31 March 2020


Without aid, charities will not be there when we need them

Government support for charities affected by coronavirus is long overdue.

The recent bailout made logical sense for businesses, allowing employees to stay on the payroll while doing less work than they would under normal circumstances.

However, it is different for many charities – particularly those who are seeing a rising level of demand in the community as people turn to them for support.

Firstly, since so many people are now in very reduced circumstances, they can no longer afford to give money to charities as a regular donation. Secondly, many charities rely on their shops on the high street. Now that the shops have had to close, that resource has disappeared completely.

Finally, charitable trusts normally give enormous sums. This source has collapsed dramatically. I was speaking the other day to a large trust fund which had seen the value of its fund fall by more than £100 million. This means that there is far less for them to give to charities. It has been a triple whammy.

I am a patron of a brilliant children’s hospice that does incredible work supporting children who have life changing and life threatening conditions. They take the pressure off the NHS week in and week out and this is particularly the case in these difficult times.

Even under normal circumstances they have to raise the majority of their funds from donations, with a smaller proportion of the income coming from government than adult hospices receive, but they manage.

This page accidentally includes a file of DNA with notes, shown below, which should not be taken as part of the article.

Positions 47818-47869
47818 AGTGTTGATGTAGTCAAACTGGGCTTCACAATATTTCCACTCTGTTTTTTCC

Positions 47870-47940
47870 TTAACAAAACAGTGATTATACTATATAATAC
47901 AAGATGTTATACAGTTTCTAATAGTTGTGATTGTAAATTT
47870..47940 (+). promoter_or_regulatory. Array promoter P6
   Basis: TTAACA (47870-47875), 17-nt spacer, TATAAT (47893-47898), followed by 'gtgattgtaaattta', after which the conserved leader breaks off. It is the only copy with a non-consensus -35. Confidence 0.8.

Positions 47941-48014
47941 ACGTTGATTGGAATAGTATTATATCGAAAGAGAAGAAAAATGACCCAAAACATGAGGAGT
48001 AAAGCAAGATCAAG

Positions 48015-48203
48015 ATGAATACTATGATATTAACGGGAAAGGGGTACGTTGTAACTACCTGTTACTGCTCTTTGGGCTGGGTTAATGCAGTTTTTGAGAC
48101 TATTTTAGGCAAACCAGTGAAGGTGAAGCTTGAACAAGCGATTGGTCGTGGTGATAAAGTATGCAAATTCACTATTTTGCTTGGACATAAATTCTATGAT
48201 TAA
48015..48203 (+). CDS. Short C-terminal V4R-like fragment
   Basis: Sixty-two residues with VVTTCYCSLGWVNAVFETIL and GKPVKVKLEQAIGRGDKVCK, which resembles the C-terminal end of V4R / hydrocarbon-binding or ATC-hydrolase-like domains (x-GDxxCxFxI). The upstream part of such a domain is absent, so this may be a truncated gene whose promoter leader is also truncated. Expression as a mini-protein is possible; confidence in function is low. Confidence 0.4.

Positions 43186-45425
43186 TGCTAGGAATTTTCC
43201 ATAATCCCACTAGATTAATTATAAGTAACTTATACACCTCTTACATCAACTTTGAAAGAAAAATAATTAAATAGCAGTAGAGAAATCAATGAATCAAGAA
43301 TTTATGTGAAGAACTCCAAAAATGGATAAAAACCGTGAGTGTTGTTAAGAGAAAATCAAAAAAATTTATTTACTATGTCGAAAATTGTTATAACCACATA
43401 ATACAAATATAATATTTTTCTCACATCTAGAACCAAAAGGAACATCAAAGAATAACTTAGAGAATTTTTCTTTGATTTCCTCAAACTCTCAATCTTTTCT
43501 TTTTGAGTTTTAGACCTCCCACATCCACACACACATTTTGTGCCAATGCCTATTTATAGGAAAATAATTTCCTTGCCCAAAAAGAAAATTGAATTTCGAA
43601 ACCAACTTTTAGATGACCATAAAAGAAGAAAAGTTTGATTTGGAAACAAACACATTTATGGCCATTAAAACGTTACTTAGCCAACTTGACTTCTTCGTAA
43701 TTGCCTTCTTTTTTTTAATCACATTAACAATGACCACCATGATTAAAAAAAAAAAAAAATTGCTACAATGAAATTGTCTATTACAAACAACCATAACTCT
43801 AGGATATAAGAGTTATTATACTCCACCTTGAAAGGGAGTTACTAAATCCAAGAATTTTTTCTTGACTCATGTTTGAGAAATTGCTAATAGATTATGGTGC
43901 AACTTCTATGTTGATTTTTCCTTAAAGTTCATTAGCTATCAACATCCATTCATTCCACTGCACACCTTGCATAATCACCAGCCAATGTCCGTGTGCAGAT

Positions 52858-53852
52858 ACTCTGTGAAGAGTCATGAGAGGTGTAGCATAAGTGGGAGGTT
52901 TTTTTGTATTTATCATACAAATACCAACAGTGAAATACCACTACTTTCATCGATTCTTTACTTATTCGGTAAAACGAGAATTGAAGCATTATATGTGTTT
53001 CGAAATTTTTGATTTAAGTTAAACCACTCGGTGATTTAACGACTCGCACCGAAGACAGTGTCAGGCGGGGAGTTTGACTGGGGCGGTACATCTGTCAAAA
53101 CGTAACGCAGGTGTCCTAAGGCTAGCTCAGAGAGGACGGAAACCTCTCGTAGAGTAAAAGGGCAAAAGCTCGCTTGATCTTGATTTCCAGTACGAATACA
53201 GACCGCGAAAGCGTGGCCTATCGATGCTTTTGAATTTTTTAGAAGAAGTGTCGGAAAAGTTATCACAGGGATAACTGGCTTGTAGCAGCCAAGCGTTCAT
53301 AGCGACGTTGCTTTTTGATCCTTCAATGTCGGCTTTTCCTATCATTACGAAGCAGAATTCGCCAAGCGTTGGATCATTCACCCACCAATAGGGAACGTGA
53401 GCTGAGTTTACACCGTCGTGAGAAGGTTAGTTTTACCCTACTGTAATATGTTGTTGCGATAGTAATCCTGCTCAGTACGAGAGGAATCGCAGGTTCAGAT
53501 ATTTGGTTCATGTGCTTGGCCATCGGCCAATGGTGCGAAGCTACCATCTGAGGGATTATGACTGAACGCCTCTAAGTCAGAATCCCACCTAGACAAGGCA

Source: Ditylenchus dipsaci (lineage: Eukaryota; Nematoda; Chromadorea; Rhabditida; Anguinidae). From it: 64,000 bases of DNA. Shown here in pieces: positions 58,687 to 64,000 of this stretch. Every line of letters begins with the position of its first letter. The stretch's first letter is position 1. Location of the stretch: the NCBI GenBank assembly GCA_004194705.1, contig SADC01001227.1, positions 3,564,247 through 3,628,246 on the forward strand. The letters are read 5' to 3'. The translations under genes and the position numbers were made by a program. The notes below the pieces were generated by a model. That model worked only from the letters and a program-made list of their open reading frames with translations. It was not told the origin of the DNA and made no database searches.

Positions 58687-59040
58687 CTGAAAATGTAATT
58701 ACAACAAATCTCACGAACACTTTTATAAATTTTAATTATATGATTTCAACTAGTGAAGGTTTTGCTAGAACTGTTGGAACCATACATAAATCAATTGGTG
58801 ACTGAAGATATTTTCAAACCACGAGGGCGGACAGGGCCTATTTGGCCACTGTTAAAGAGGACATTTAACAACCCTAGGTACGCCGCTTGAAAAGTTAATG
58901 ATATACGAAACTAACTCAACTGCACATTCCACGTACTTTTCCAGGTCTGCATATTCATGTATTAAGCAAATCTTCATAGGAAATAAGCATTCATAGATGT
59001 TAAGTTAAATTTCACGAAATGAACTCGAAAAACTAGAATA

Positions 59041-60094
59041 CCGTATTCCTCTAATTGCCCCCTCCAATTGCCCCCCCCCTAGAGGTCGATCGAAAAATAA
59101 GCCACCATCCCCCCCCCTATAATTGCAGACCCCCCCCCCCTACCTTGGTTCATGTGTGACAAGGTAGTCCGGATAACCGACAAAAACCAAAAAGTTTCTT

However, they are now in danger of being hit very hard. Charities like this and the smaller charities that live an even more hand-to-mouth existence are struggling to get by.

This evening was meant to be the night when the Centre for Social Justice gave awards to small charities to celebrate their work. Sponsored by The Daily Telegraph and other businesses and foundations, we were planning to give £10,000 to each of the charities and publicity for their work. This has had to be put on hold because of the lockdown, illustrating the crisis facing the sector.

I first raised the plight of the sector in the House of Commons three weeks ago, saying that it was going to be urgent that the Government stepped in to help. I urge the Government to do this quickly, or the incredible work done by charities big and small will not be there when we need it most, right now in the middle of this pandemic.

Sir Iain Duncan Smith writes for The Telegraph.